▶️ Trump won’t be removed from Oregon primary ballot, secretary of state says

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Oregon’s Secretary of State announced Thursday that she does not have the authority to remove former President Donald Trump from the Republican primary ballot. But will the same be said for the general election?

Secretary of State LaVonne Griffin-Valade said she has received “significant voter contact on this issue.”

Liberal groups have filed lawsuits in a few states to bar Trump from the ballot, citing a rarely used constitutional prohibition against holding office for those who swore an oath to uphold the Constitution but then “engaged in insurrection” against it. The two-sentence clause in the 14th Amendment has been used only a handful of times since the years after the Civil War. The lawsuits stem from Trump’s role in the Jan. 6, 2021, attack on the U.S. Capitol.

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Judges in Colorado, Michigan and Minnesota have already ruled that they will not disqualify Trump from the primary ballot.

Citing legal advice from the Oregon Department of Justice, Griffin-Valade said she lacks the power to disqualify a candidate in a presidential primary election because there is no set of qualifications for who can be considered at a party nominating convention.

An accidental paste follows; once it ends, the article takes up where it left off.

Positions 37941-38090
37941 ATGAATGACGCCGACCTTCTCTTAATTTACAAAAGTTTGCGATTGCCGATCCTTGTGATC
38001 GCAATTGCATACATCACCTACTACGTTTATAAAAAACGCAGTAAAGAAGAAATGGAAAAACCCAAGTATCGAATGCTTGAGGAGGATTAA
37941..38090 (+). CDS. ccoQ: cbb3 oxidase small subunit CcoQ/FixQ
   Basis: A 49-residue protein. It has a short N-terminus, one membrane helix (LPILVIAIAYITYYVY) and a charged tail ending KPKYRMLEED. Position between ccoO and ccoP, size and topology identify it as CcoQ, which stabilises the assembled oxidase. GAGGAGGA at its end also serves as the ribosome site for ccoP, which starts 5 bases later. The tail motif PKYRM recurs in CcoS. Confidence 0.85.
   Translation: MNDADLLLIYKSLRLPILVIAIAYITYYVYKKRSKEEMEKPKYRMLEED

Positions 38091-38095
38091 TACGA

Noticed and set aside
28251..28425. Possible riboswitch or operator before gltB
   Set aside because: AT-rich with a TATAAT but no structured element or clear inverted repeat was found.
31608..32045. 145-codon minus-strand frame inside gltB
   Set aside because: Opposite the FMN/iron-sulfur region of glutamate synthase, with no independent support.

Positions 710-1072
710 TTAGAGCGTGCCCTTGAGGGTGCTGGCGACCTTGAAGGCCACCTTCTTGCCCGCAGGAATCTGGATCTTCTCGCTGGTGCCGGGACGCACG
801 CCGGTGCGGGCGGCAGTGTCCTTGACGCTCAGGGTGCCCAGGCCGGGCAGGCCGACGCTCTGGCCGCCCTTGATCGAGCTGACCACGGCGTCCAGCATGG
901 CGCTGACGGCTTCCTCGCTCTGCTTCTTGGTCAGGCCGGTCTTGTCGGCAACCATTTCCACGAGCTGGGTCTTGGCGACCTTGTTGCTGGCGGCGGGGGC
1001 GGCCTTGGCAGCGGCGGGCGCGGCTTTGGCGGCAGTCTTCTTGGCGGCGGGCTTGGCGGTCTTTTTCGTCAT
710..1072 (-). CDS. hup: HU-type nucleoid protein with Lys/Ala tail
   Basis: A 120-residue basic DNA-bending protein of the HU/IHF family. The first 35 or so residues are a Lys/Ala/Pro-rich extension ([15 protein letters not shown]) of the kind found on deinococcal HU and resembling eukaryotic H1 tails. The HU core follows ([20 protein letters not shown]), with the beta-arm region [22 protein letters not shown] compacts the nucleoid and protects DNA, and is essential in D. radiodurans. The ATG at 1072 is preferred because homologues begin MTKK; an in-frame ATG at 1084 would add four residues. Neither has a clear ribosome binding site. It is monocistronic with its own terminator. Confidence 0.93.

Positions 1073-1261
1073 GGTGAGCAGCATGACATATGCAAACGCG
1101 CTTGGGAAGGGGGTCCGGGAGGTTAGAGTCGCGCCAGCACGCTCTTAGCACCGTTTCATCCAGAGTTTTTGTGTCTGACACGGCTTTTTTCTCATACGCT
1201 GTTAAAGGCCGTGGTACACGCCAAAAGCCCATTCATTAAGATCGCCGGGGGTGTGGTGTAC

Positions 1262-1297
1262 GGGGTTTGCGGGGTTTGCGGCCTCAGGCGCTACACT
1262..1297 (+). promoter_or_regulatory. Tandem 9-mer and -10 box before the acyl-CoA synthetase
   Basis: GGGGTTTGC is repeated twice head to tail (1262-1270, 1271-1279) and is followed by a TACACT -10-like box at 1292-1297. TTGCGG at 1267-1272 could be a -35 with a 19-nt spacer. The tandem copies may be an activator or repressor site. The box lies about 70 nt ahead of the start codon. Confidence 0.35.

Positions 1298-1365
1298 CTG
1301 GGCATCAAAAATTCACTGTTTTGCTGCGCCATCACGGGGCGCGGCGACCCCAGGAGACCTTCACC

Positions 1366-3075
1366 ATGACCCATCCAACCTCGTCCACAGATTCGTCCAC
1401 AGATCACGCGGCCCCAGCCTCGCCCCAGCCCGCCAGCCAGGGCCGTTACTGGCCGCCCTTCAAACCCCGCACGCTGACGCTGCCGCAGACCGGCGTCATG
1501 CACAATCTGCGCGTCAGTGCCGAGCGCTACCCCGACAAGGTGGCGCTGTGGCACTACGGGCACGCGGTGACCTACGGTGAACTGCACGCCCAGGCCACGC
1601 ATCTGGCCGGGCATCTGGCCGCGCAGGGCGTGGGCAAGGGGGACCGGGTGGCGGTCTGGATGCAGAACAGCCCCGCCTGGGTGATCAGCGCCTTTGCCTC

“I will follow our usual process and expect to put Donald Trump on the primary ballot unless a court directs me otherwise,” Griffin-Valade said in a statement Thursday.

The statement reads that “State law treats presidential primary elections differently than other elections where the Secretary has the authority to disqualify a candidate. In a presidential primary, voters are not deciding who will hold office or even who will go on the general election ballot. Instead, they are communicating their preference to party delegates who choose a nominee at the party’s nominating convention.”

But there is this caveat in the statement. The decision applies only to the primary ballot, not the general election next November.

“I understand that people want to skip to the end of this story. But right now, we don’t even know who the nominee will be,” Griffin-Valade said. “When the general election comes, we’ll follow the law and be completely transparent with our reasoning.”

The first Republican nomination contests are in January. Trump is currently dominating his Republican opponents in the polls.

The Associated Press contributed to this report.

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